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It seems as if Charlottesville was several years ago. It was a shock, seeing Nazis and white supremacists carrying torches on the campus of the University of Virginia campus, then invading the town carrying guns and the kind of gear that you’d think belonged to an angry offshoot of the Society for Creative Anachronism, unleashing threats, violence, beatings, and even murder. There was outrage, but since then there has been a strange drift toward accepting white supremacy. It’s fueling candidates for office. It shows up on talk shows where hosts say America won’t be America if we don’t get rid of immigrants.

This is nothing new. What’s new, I think, is the way in which social media and journalism are trying to negotiate new forms of expression and argument in the midst of the vast and immediate distribution of text, images, and video through new channels. I’m trying to figure out how to help students understand the information they encounter, and our usual discussions of evaluation of sources simply doesn’t apply without a broader grasp of the sociotechnical moment we’re in. Understanding events like Charlottesville and the hate-inspired violence that keeps happening is likewise impossible without understanding the ways information outside the library flows.

In a Twitter thread the SF writer John Scalzi says arguing with alt-right racists in good faith is impossible because they have turned argument into a game. “They’re slapping down cards from a ‘Debate: The Gathering’ stack and the only goal is taking heads . . . If they lose, they shuffle their cards and go on to the next thing. If others lose, their life takes a hit.” Knowledge and facts are beside the point. The point is to win, and facts just get in the way. Scalzi advises us not to play their game.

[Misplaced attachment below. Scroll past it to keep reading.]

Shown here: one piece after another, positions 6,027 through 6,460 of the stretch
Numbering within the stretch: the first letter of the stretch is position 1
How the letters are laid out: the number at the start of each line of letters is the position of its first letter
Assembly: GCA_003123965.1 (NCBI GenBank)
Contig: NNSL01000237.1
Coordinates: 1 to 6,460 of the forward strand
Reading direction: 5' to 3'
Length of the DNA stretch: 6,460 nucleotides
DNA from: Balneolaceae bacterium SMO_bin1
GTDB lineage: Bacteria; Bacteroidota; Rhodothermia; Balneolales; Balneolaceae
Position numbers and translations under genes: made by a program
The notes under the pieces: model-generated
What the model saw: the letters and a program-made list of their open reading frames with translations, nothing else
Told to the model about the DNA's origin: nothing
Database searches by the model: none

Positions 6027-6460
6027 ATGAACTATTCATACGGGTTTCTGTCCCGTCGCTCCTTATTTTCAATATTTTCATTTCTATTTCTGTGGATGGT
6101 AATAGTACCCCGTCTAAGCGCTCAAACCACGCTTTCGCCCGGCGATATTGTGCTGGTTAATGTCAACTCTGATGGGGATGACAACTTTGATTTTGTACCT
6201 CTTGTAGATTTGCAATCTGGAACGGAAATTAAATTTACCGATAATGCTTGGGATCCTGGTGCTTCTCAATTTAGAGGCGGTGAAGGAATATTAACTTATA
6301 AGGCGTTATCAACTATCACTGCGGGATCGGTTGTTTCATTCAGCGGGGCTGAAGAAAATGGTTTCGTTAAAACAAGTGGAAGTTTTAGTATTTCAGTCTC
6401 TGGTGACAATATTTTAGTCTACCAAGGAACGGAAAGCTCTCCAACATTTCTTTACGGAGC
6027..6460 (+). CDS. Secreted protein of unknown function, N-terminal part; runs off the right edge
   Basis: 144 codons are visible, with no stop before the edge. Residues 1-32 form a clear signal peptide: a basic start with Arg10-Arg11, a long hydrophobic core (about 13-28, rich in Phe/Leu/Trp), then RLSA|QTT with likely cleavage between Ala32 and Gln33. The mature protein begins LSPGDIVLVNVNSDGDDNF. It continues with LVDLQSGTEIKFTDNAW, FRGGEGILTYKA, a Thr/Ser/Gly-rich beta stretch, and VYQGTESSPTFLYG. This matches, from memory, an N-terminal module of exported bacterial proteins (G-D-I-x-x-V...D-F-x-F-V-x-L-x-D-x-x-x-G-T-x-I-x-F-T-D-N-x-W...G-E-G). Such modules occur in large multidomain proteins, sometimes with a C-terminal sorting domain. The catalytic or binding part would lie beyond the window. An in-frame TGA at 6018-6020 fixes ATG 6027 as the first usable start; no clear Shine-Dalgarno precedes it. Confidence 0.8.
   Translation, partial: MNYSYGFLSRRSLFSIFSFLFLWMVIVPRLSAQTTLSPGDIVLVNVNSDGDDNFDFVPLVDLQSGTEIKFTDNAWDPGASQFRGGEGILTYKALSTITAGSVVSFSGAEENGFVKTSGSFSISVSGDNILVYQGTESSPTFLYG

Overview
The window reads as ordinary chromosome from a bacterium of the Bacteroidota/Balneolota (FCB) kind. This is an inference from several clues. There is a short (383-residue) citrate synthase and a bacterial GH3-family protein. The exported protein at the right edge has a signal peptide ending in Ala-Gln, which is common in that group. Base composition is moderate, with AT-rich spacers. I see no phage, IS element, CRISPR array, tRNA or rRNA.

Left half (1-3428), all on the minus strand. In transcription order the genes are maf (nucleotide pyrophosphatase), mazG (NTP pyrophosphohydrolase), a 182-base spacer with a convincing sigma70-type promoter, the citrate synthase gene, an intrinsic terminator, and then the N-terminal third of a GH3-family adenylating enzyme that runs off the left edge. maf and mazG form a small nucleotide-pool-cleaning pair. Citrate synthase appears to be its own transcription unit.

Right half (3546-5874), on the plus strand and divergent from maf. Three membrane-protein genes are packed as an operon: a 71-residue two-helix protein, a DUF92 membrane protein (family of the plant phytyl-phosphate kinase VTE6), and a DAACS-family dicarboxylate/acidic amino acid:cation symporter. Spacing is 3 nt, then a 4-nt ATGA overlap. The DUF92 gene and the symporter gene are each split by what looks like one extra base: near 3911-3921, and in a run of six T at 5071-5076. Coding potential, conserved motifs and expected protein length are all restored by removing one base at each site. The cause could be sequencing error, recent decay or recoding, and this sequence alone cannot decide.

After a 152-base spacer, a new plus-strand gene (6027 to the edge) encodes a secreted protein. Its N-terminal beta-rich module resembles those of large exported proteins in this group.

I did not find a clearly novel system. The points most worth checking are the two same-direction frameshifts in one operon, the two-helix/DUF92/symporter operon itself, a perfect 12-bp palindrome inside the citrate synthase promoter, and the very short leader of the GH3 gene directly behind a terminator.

Sarah Jeong, a law and technology writer whose work I have long admired, used to play the game. An avid user of Twitter and a woman of color in a realm where misogyny has long been gamified, she was frequently mobbed and harassed online. Sometimes she responded with sarcasm. That would seem a reasonable response to attacks that are baseless and offensive: turn them inside out and toss the insults back. But since The New York Times has added her to their editorial board, some of her sarcasm has been ripped from its context and used to pressure the Times to drop her. Not happening, but her sins will be brought up in comment threads for who knows how long.